Chemical Linked to Birth Defects Found at Unsafe Levels in Canned Food

In the most comprehensive U.S. tests for an industrial chemical used to line cans of foods, an independent laboratory found a compound linked to birth defects in more than half of the samples of canned fruit, vegetables, soda, and baby formula from supermarket shelves, according to an Environmental Working Group (EWG) report released today.

Conflict of Interest

A federal agency that evaluates the causes of birth defects and other reproductive problems is run by a consulting firm with ties to companies that make chemicals the agency is charged with reviewing, an EWG investigation found. Chairs of House and Senate Committees investigate. Read more.

The lab tests conducted for EWG found bisphenol A, or BPA, in 55 of 97 cans of food purchased from major supermarket chains in California, Connecticut and Georgia. The lab tested 27 national name brands and three store brands.

The potential for BPA to cause birth defects and reproductive harm is being evaluated today by a federal advisory panel at the Center for Evaluation of Risks to Human Reproduction (CERHR), a division of the National Institutes of Health. Major concerns have been raised regarding the integrity of CERHR science and conflicts of interest on the part of a Center contractor, Sciences International (SI). SI plays a major management role in CERHR operations while at the same time doing business with a client base that includes manufacturers of chemicals under review by the Center, including BPA.

BPA is an ingredient in plastics and the epoxy resins that line food cans. Low doses of BPA lead to a range of health problems, including birth defects of the male and female reproductive systems in laboratory animals. Despite the growing evidence of risk to human health, there are no limits on the amount of BPA allowed in canned food.

The tests found that pregnant women and infants who eat even a single serving of some canned foods are exposed to unsafe doses of BPA. Of the foods tested—which included many of the canned foods eaten most often by women of childbearing age—BPA levels were highest in canned pasta and soup. Canned infant formula also had high levels. Just one to three servings of food with these BPA levels could expose a pregnant woman or infant to harmful doses of the chemical.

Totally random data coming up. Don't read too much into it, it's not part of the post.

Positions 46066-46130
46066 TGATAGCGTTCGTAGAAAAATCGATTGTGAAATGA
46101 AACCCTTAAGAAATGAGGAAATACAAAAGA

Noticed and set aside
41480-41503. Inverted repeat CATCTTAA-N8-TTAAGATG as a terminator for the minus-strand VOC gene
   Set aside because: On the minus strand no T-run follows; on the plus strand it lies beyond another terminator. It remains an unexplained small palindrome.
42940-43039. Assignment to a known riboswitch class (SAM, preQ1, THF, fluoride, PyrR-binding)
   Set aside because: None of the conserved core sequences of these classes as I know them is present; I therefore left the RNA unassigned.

"BPA reads like a case study of how badly our chemical safety system is broken," said Jane Houlihan, vice president for research at EWG. "We've known it's toxic for 75 years, it's polluting the bodies of almost all Americans, but we allow it in our food at levels that leave no margin of safety for pregnant women and young children."

Scientists have detected BPA in breast milk, serum, saliva, urine, amniotic fluid, and cord blood from at least 2,200 people in Europe, North America, and Asia. Researchers at the Centers for Disease Control and Prevention recently detected BPA in 95% of nearly 400 U.S. adults and children.

The last comprehensive review of low dose studies found that the overwhelming majority of peer-reviewed studies—94 of 115—of have confirmed BPA's toxicity at low levels of exposure. Few chemicals have been found to consistently display such a diverse range of harm at such low doses.


The Environmental Working Group and Environmental Working Group Action Fund are nonprofits that use the power of information to protect public health and the environment.

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